How have you used Wordle? What did you learn?



Thompson, C., 1968. (2013). Smarter than you think: How technology is changing our minds for the better. New York: The Penguin Press.

In Awe of John Harris

Thank you Keith Rispin for organizing such an inspiring event

this week! Keith brought us together to learn from the incredible John Harris, a retired SD 35 educator about creating simulations and games with our learners.

The projects shared were astonishing! As John clicked from published site to published site, I would assume that the contents were “professionally” crafted. The simulations were engaging, student-focused and the learning was explicit. Students in grades 5 – 8 created them all! But, the most profound thing that I noticed as I listened and observed, was John’s focus on the learning and the opportunities – not the technology. I asked what was used to make some of these simulations, and the response came quickly from both Lorrie and John – Flash. But, as quickly as it was mentioned, we moved on. It was the least important detail!

I LOVED that. So often, my Professional Development as of late has centered around learning or teaching to the tool or app. We “train” or “orient” our students in computer labs or on devices. Yet, this gifted teacher knew that if I was genuinely interested in learning this tool, I could Google for more information if I chose. But, he also knew that I probably would not be training my students in Flash – the most authentic learning experience I could offer my students would be to present a real-world problem and suggest a tool that might help in student designs – maybe Flash. Our learners pick up these tools faster than we can teach them, they are more experimental and scientific in their discovery of how to make the tool work for them, and they are braver and more creative in their use of the tools we share with them. This was a great reminder to teach what is most important – the students, not the technology!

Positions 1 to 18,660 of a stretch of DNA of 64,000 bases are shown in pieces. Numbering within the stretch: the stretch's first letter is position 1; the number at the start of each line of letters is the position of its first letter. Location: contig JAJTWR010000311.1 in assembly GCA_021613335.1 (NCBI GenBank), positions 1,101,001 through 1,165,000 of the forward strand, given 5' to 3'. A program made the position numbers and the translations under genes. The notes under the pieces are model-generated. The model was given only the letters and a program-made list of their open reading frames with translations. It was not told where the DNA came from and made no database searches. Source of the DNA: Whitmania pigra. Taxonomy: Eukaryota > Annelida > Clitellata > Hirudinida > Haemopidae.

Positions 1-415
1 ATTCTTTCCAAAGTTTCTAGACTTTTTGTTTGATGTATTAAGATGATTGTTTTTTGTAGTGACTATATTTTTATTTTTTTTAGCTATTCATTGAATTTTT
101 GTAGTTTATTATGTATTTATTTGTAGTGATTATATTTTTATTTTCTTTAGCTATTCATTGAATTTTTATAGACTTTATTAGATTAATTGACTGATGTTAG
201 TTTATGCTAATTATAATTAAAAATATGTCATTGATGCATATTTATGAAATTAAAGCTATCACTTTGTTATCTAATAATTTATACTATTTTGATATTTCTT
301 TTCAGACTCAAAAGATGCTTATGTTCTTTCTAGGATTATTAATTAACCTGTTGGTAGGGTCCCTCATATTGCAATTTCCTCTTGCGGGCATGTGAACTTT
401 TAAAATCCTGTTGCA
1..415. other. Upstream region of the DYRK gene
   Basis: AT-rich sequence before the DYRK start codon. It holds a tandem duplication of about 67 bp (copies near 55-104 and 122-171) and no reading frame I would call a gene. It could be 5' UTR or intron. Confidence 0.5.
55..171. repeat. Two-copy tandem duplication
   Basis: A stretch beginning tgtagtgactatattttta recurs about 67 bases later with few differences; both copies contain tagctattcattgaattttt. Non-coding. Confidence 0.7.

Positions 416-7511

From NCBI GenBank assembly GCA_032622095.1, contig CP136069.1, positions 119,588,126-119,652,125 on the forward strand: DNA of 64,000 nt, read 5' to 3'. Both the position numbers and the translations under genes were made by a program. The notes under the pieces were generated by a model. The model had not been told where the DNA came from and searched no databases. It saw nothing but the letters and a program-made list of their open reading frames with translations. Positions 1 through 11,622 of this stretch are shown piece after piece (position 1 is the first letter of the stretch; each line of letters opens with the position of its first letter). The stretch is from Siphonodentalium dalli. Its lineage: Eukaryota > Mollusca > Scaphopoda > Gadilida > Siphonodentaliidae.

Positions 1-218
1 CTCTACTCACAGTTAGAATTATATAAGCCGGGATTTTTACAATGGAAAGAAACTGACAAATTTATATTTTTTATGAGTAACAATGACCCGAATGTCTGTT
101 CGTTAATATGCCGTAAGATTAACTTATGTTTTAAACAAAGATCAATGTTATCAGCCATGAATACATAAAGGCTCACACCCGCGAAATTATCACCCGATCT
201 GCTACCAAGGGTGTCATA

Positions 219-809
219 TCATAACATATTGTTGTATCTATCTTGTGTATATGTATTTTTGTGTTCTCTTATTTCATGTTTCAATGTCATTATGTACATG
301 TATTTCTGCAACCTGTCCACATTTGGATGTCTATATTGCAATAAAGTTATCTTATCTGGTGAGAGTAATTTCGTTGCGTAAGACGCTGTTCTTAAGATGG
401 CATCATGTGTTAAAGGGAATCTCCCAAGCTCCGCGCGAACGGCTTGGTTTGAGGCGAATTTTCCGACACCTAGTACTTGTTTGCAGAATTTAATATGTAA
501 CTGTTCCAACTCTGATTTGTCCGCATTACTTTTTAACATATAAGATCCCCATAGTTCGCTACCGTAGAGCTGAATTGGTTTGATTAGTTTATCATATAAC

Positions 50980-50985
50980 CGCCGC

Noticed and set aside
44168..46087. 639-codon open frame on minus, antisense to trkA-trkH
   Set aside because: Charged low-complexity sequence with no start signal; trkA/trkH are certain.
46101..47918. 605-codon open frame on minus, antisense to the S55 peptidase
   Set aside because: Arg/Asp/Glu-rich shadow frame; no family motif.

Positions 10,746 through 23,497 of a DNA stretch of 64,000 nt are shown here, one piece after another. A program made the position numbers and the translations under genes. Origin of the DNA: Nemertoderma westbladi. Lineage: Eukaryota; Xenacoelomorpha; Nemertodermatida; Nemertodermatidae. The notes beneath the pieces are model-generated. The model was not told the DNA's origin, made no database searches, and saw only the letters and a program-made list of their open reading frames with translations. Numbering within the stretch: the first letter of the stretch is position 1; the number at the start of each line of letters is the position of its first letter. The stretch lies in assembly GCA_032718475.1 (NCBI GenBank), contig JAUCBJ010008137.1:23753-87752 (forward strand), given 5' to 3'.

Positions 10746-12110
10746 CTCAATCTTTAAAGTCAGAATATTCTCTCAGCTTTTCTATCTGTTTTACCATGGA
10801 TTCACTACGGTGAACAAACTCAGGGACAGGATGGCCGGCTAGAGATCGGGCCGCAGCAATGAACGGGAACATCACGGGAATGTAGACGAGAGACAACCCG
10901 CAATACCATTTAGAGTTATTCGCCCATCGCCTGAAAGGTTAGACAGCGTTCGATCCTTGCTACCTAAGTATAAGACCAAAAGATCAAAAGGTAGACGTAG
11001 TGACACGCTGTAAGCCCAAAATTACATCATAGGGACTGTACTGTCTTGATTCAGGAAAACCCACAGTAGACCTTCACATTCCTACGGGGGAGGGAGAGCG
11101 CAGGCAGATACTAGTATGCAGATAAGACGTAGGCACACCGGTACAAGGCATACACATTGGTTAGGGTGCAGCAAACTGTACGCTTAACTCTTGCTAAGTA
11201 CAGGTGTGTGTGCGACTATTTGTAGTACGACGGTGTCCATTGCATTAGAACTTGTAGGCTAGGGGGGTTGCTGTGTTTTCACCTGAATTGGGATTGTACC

John Harris emphasized the importance of being a good generalist. He tells us that no teacher knows more than all of the students. Teachers must be astute analyzers of student potential, and help slot students into areas that they will be successful. He recommends that we leverage the power of parent knowledge and get them to help develop a component of a project. The skills that John suggests that teachers develop are:

  • Project development
  • Learn ways to divide project tasks among kids
  • Create incentives for students to learn the tools themselves
  • Draw on community resources

John describes 21st Century Learning as self-learning: the ability to define what you need to learn and engaging in learning by using various online tools.

Many of the projects that John shared with us were design challenges that were shared publically. This reminded me of Clive Thompson’s ideas about Public Thinking, where people post questions to crowd source information. I was thinking that some of the students could easily patent their ROV designs!

For two examples John shared with us, please check out:

Salmonids in Troubled Water: http://www2.sd35.bc.ca/uconnect/salmon/OpeningPage.html

Journey to the Cariboo Gold Rush:


John’s students competed in a competition with some designs. He has had several winning teams of students over the years!

This session was very inspiring. I was excited by the ideas John shared, and how enthusiastic he is for student learning. Thank you Keith, John and Lorrie for your time, ideas, and energy.




Reflective Teaching – Day 28

Te@chThought‘s Day 28 Challenge is: “Respond: Should technology drive curriculum, or vice versa?

I don’t think that either should drive the other, actually. I believe that good pedagogy should drive all decisions in the classroom. Curriculum is mandated, but with the new BC Curriculum, there is the possibility for more flexibility. I don’t think that we should read the curriculum drafts with the idea of trying to find the points at which to implement technology. I also don’t believe that we should look at technology to see which elements of the curriculum could be covered most efficiently with the addition of technology.